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How to print Heart Pattern with C

Storage classes

Storage Classes

Every single variable has a storage class which defines all the features of that variable. It guides the compiler about the storage place of the variable, its initial value, scope ( visibility level ) and lifetime ( global or local ).

There are four storage classes in c language

  • auto
  • static
  • extern
  • register

Auto

The scope of this auto variable is within the function only. It is equivalent to local variable. All local variables are auto variables by default. Since these variables are declared inside a function, therefore these can only be accessed inside that function. There is no need to put ‘auto’ while declaring these variables because these are by default auto.

#include<stdio.h>

int sum(int n1, int n2){
  auto int s;        //declaration of auto(local) variable
  s = n1+n2;
  return s;
}
int main(){
  int i = 2, j = 3, k;
  k = sum(i, j);
  printf("sum is : %d\n", k);
  return 0;
}

sum is : 5

Static

Static variables retain the value of the variable between different function calls.A variable declared as static once initialized, exists till the end of the program. If a static variable is declared inside a function, it remains into existence till the end of the program and not get destroyed as the function exists (as in auto). If a static variable is declared outside all the functions in a program, it can be used only in the program in which it is declared and is not visible to other program files(as in extern).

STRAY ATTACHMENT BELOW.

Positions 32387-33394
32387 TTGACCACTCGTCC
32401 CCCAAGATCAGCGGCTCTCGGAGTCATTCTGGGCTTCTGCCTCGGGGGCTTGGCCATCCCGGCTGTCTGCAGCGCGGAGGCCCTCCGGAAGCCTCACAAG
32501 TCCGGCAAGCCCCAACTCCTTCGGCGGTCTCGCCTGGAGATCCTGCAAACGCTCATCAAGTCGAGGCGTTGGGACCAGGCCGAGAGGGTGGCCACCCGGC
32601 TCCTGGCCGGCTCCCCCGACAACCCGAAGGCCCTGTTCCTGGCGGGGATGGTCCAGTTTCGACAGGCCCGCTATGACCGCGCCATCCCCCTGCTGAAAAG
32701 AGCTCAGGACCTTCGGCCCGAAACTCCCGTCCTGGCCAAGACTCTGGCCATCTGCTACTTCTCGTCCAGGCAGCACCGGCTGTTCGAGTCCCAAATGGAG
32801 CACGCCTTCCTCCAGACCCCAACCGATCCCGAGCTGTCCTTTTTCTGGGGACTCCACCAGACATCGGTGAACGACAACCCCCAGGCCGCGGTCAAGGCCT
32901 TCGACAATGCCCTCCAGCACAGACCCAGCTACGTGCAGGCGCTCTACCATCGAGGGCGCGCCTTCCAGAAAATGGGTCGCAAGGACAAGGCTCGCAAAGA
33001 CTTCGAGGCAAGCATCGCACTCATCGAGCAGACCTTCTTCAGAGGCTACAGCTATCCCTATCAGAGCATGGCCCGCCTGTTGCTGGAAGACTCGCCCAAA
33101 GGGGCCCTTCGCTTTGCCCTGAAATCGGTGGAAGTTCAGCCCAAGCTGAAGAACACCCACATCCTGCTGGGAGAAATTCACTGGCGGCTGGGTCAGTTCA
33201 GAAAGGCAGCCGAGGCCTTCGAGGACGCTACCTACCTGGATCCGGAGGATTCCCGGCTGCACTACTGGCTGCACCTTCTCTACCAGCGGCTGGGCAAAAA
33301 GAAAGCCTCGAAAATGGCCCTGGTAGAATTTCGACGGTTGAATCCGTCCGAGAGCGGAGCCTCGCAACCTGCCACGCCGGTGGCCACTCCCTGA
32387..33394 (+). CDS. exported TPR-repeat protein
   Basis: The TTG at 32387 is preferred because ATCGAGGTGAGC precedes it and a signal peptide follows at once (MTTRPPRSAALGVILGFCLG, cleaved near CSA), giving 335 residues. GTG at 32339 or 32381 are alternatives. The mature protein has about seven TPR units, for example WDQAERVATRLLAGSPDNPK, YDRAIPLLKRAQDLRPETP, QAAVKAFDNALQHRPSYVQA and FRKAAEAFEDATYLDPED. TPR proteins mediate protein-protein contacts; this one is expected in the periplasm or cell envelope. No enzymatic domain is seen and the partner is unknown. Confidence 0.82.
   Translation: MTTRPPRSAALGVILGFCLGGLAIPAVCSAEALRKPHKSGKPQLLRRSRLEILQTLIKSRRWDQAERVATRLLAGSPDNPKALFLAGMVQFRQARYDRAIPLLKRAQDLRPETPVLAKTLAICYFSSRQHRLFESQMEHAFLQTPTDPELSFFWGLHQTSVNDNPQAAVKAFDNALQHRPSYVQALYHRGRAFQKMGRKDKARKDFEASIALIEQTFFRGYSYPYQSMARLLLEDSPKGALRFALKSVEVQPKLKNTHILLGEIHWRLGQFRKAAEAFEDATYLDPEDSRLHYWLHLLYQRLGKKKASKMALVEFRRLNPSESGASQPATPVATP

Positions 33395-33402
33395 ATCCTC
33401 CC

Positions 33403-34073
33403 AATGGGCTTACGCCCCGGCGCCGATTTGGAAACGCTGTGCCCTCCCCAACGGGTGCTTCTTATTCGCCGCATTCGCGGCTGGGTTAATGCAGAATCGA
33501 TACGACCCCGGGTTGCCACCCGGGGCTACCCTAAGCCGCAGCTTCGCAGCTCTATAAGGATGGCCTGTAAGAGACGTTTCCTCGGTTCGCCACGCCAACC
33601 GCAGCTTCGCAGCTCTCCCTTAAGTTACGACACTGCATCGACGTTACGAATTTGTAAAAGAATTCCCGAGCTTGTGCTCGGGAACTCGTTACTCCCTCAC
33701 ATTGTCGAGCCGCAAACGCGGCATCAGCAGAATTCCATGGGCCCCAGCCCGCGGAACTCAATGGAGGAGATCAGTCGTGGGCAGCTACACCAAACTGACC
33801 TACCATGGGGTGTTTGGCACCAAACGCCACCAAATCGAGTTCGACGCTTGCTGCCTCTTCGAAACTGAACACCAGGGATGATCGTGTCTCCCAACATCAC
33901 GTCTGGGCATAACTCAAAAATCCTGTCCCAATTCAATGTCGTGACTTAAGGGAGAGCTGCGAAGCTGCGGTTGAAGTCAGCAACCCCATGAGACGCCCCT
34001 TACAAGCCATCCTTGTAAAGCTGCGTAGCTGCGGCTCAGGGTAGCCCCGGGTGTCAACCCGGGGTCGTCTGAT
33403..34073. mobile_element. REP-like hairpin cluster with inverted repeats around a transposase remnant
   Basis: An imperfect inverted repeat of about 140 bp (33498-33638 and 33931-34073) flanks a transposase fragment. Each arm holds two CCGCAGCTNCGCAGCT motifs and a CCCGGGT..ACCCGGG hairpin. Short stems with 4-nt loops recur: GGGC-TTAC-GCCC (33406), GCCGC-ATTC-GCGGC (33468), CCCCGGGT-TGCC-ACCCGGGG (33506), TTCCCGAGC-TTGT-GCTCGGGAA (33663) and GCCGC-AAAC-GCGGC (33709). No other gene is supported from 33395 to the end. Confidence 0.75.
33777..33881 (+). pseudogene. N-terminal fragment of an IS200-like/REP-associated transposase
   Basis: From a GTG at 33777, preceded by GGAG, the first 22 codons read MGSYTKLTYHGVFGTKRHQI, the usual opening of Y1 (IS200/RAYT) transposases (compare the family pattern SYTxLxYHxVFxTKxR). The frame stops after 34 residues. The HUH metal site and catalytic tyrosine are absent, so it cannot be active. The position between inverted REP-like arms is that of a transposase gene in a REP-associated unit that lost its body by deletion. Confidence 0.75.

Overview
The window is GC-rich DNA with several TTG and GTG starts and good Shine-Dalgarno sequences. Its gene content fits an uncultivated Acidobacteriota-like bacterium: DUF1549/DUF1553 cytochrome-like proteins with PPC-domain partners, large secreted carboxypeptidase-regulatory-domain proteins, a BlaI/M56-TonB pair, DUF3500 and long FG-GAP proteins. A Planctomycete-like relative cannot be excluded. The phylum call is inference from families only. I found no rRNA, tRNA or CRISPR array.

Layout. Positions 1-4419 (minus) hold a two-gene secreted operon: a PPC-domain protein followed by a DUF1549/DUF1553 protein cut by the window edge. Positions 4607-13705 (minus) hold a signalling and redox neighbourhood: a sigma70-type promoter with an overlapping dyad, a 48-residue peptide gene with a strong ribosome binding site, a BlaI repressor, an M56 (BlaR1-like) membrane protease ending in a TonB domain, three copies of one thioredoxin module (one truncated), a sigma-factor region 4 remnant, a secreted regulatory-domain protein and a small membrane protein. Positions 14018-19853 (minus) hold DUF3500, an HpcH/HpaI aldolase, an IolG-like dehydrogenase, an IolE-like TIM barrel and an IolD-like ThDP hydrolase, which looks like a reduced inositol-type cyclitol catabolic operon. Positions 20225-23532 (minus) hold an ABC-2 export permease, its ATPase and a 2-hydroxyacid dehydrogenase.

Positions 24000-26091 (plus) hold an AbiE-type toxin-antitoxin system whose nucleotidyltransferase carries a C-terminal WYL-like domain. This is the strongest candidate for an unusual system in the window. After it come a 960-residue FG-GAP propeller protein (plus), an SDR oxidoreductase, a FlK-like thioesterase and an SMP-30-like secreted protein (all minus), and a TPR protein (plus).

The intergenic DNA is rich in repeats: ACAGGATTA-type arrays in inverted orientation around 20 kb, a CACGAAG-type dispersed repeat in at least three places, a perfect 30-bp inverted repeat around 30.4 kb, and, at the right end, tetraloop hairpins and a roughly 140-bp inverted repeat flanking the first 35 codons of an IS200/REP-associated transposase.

#include<stdio.h>
void increment(void);
int main()
{
increment();
increment();
increment();
increment();
return 0;
}
void increment(void)
{
static int i = 0 ;
printf ( "%d ", i ) ;
i++;
}

 

0 1 2 3

Extern

We use extern keyword before a variable to tell the compiler that this variable is declared somewhere else. Basically, by writing extern keyword before any variable tells us that this variable is a global variable declared in some other program file.

#include<stdio.h>
 
int x = 10 ;
int main( )
{
extern int y;
printf("The value of x is %d \n",x);
printf("The value of y is %d",y);
return 0;
}
int y=50;

The value of x is 10
The value of y is 50

Register

Register variables are also local variables, but stored in register memory. Whereas, auto variables are stored in main CPU memory.Register variables will be accessed very faster than the normal variables since they are stored in register memory rather than main memory.

#include<stdio.h>
int main()
{
    register int n = 20;
    int *ptr;
    ptr = &n;
    printf("address of n : %u", ptr);
    return 0;
}

prog.c:2:1: warning: return type defaults to ‘int’ [-Wimplicit-int]main(){
^
prog.c: In function ‘main’:
prog.c:5:1: error: address of register variable ‘n’ requested
ptr = &n;
^

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